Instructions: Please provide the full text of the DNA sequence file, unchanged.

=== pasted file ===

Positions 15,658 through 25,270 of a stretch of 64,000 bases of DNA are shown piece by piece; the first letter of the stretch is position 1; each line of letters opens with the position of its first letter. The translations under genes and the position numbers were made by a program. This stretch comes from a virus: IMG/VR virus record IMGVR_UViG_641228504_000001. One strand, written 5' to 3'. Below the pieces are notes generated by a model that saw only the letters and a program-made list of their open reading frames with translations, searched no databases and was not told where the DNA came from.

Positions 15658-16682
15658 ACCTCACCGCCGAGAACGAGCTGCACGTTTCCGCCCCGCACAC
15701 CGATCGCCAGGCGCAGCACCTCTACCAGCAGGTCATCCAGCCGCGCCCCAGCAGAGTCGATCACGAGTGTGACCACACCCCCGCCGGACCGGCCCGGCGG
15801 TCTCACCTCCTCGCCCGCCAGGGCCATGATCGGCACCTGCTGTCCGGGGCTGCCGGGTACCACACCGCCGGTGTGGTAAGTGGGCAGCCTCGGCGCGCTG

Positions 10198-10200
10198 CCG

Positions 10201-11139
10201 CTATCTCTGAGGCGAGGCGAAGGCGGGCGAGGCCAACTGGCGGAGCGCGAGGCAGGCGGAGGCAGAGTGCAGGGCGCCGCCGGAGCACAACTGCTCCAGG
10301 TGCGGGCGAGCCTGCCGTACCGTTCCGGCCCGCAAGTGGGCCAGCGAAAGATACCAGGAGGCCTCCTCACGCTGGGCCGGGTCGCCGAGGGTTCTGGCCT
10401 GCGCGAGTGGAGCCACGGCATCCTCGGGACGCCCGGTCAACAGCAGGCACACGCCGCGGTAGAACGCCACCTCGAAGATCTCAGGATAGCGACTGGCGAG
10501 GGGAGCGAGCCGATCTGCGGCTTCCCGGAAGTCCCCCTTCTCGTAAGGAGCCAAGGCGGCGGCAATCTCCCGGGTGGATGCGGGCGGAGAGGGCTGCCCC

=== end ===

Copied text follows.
Positions 15,658 through 25,270 of a stretch of 64,000 bases of DNA are shown piece by piece; the first letter of the stretch is position 1; each line of letters opens with the position of its first letter. The translations under genes and the position numbers were made by a program. This stretch comes from a virus: IMG/VR virus record IMGVR_UViG_641228504_000001. One strand, written 5' to 3'. Below the pieces are notes generated by a model that saw only the letters and a program-made list of their open reading frames with translations, searched no databases and was not told where the DNA came from.

Positions 15658-16682
15658 ACCTCACCGCCGAGAACGAGCTGCACGTTTCCGCCCCGCACAC
15701 CGATCGCCAGGCGCAGCACCTCTACCAGCAGGTCATCCAGCCGCGCCCCAGCAGAGTCGATCACGAGTGTGACCACACCCCCGCCGGACCGGCCCGGCGG
15801 TCTCACCTCCTCGCCCGCCAGGGCCATGATCGGCACCTGCTGTCCGGGGCTGCCGGGTACCACACCGCCGGTGTGGTAAGTGGGCAGCCTCGGCGCGCTG

Positions 10198-10200
10198 CCG

Positions 10201-11139
10201 CTATCTCTGAGGCGAGGCGAAGGCGGGCGAGGCCAACTGGCGGAGCGCGAGGCAGGCGGAGGCAGAGTGCAGGGCGCCGCCGGAGCACAACTGCTCCAGG
10301 TGCGGGCGAGCCTGCCGTACCGTTCCGGCCCGCAAGTGGGCCAGCGAAAGATACCAGGAGGCCTCCTCACGCTGGGCCGGGTCGCCGAGGGTTCTGGCCT
10401 GCGCGAGTGGAGCCACGGCATCCTCGGGACGCCCGGTCAACAGCAGGCACACGCCGCGGTAGAACGCCACCTCGAAGATCTCAGGATAGCGACTGGCGAG
10501 GGGAGCGAGCCGATCTGCGGCTTCCCGGAAGTCCCCCTTCTCGTAAGGAGCCAAGGCGGCGGCAATCTCCCGGGTGGATGCGGGCGGAGAGGGCTGCCCC